Obama didn't trash the current administration, because he didn't have to: Instead he clearly outlined, in a positive way, all the things that are not happening under Mr. Bush's leadership.

-- Jan Overstreet

[Read "How Should John Kerry Talk About Values?" Compiled by Salon Staff.]

Ever since Republicans interjected "values" into the political discourse -- specifically in the sense of "traditional family values" and "religious values" -- the Democrats have been struggling to counter these powerful phrases.

Kerry and Edwards should promote "enduring American values" as a counterbalance to "traditional family values." Doing this could redirect the values debate toward the founding fathers and their profound belief in the value of debate and discussion about U.S. policies, their faith in religious diversity, and their struggle to build a nation of tolerance and equality.

Rephrasing the values debate like this could be a boost to the Democrats and might even interject "real American values" into our political process.

-- Lynn Cohen

The reason liberals have a hard time convincing Americans that they have "strong values" is that liberal programs are programs that help people out when they haven't been able to help themselves.

Successful people, meaning people who earn a lot of money, don't need government programs, and asking someone to support these programs for their own good is tantamount to asking them to admit that they might not be successful in this competitive world.

No one wants to think of himself or herself as a loser or even a potential loser, and even if they aren't doing well now, they convince themselves that they will be. For many Americans, supporting liberal ideals is the same thing as admitting failure.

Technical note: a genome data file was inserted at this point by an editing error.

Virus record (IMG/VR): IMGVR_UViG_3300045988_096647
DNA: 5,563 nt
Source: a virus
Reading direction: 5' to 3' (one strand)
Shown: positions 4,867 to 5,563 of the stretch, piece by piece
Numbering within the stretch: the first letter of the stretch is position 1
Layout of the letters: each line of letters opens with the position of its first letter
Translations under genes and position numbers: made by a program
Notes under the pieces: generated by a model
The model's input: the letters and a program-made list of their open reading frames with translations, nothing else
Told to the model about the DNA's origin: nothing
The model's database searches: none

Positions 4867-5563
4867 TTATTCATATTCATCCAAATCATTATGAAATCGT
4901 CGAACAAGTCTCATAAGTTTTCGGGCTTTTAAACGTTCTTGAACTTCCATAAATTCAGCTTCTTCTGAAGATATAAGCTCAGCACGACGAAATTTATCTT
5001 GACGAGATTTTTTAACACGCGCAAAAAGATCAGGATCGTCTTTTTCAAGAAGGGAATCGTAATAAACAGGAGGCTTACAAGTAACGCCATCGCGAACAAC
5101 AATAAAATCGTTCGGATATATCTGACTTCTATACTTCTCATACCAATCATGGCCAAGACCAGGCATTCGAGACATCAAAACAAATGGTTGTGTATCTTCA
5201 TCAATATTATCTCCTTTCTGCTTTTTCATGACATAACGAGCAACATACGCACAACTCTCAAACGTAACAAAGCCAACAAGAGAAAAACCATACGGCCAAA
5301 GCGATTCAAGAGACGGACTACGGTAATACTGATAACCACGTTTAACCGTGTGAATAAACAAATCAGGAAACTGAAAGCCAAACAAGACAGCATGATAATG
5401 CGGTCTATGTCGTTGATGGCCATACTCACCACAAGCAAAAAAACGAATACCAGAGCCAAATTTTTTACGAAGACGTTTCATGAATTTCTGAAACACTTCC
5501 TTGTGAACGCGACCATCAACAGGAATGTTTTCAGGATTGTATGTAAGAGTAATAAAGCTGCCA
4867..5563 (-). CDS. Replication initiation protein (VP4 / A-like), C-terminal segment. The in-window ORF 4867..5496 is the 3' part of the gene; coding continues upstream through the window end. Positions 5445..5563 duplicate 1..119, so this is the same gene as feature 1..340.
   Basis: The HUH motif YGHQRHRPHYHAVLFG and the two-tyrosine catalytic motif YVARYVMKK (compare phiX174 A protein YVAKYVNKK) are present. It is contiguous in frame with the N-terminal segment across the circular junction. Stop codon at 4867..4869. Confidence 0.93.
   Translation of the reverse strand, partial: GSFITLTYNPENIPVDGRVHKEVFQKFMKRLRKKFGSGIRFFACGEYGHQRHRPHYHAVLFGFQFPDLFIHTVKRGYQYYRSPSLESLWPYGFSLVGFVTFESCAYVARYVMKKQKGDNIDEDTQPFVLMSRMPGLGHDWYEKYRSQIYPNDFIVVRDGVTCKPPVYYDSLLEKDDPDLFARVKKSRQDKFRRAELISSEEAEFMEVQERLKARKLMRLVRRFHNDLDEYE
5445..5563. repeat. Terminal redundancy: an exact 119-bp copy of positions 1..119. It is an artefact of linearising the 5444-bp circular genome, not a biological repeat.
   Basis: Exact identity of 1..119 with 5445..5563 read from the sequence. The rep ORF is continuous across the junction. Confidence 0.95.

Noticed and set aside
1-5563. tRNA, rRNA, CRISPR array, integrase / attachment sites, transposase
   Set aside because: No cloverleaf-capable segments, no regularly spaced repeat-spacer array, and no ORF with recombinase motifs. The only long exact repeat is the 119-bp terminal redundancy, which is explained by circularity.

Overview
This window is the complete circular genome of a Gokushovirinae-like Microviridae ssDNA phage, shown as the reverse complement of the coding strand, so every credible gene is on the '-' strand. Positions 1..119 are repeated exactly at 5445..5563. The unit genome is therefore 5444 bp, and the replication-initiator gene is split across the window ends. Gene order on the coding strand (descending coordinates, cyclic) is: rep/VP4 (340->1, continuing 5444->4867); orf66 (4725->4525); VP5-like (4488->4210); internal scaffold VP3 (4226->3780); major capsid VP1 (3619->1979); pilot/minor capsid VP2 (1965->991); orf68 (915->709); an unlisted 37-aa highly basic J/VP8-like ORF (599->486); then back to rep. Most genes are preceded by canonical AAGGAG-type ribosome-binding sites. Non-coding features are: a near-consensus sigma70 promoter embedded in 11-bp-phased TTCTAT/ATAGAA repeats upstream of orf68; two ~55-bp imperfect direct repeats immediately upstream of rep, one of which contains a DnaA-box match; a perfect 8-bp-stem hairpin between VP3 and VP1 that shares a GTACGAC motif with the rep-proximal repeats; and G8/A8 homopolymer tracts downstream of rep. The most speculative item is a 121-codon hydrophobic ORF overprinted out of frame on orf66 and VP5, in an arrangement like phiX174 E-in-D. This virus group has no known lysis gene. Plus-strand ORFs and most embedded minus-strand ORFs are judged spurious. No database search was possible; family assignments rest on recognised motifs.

-- Taylor Sanders

On Tuesday, Howard Dean did a great riff on being afraid of saying you're a Democrat. It was a puzzling moment for Brooks and Shields, PBS's political commentators for the convention. "What does he mean? Afraid to be a Democrat? I never knew...?"

But I knew what Dean meant -- he just chose the wrong word. The word he should have used was liberal. It's a word I've not heard mentioned once during the convention, and I've been paying attention.

When, oh when are the Democrats going to stop running from the word, cowering from the word? Liberal values are good values. They are the core values of the Democratic Party, or at least they used to be before the word "liberal" was made a dirty word by the Republicans. They shame us with it. They attack us with it. They use it to make us go away, and to shut up.

I am waiting for one brave Democrat to stand up at the convention and take back the word "liberal." It means caring for the poor in our land, not ripping off Medicare, and not leaving the children behind. It's a good word. But it's a largely unspoken one. And that's sad.

-- Loretta Jacobs


Salon Staff